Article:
Mackerel Scad (Galunggong) in Tausi Sauce
Filipino Cuisine ranges in diverse selections. This extends from meat, vegetable, native and seafood fare. And because of the high price of pork, beef and other meats, most households prepare and cook fish for their families. As our country is consists of more than 7,000 islands and is being embraced by waters, fish is very common not only in the waters but in the markets as well. Fish is an excellent source of protein and also contains calcium. Nutritionists advise eating fish two to three meals per week, with a low-fat diet, for that good health of the heart.
The most popular fish, I may claim, is the Galunggong or known as Mackerel Scad. Galunggong/Mackarel Scad is the most common fish in the market and tagged as the poor-man’s fish because it is a lot cheaper compared to other fishes like Bangus, Lapu-lapu, Salmon and Tuna. Although Galunggong is low-priced, one can be satisfied since it is easy to cook, tasty and fleshy. Breaking away with the customary cooking and eating Fried Galunggong, I thought adding and cooking it in a thick tausi sauce or also known as fermented black beans and salted black beans. You can also use other fishes like Lapu-lapu and Bangus.
Tausi, Douchi in Chinese term, is most popular in the cuisine of China, and is used to make black bean sauce. Tausi is made by fermenting and salting the soybeans. The beans turn black, soft, and mostly dry. Tausi flavor is sharp, pungent, and spicy in smell. Tausi taste is salty and kinda bitter and sweet. Tausi can be bought in condiments section of your local grocery stores.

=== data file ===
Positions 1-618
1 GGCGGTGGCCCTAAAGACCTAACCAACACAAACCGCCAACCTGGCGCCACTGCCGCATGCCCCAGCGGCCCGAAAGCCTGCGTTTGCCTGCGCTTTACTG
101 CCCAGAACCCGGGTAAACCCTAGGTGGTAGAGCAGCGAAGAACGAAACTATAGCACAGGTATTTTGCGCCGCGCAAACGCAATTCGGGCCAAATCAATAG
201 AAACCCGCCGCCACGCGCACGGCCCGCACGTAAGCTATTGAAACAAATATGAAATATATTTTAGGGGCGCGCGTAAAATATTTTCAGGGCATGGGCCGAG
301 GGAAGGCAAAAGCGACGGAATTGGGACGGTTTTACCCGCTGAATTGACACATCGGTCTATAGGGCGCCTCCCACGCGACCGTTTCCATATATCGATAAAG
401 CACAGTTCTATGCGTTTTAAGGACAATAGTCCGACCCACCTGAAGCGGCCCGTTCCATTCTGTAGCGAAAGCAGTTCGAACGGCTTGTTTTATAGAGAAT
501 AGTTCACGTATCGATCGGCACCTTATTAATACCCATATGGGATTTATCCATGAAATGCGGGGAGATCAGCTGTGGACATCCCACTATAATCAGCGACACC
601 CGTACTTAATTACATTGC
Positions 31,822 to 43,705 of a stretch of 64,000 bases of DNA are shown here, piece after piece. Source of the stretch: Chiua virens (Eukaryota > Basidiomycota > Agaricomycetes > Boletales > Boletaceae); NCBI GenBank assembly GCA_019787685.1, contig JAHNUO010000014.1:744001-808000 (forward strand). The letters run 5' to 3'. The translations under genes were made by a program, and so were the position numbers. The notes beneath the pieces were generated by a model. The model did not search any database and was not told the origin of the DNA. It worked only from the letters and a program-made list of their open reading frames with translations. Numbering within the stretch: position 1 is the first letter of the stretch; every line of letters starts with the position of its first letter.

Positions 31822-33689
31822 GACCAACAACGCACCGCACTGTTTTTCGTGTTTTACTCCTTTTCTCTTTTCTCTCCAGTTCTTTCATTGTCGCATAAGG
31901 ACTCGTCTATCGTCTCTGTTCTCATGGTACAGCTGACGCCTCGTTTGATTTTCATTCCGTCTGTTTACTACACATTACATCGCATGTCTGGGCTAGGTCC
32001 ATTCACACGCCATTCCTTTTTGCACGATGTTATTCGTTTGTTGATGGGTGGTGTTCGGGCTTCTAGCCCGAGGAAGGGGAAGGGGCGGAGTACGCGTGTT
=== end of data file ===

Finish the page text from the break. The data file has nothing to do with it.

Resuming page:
In passing, just make sure fishes you get from the market are fresh. Fish eyes should be clear, bright and has no red marks in them. The gills are vividly red and no foul, spoiled or tainted odor.
1 Kilo Galunggong (Mackarel Scad)
1/2 cup tausi (Salted Black Beans)
1 tbsp. soy sauce
2 tbsp. cornstarch, dissolved in 1 cup water
1. Clean fish by removing fills and intestines by pulling them out. Wash them with running water.No need to scale them off because they not have scales.
2. Dash fish with salt and fry them in vegetable oil in a frying pan. When fried, set aside.
3. Sautee garlic, ginger and onion in vegetable oil. Add tausi, soy sauce and sugar. Sautee for about 2 minutes then add the cornstarch mixture. Leave for few minutes until sauce thickens.
4. Drop the fried galunggong. Cook for another minute and remove from fire. Serve.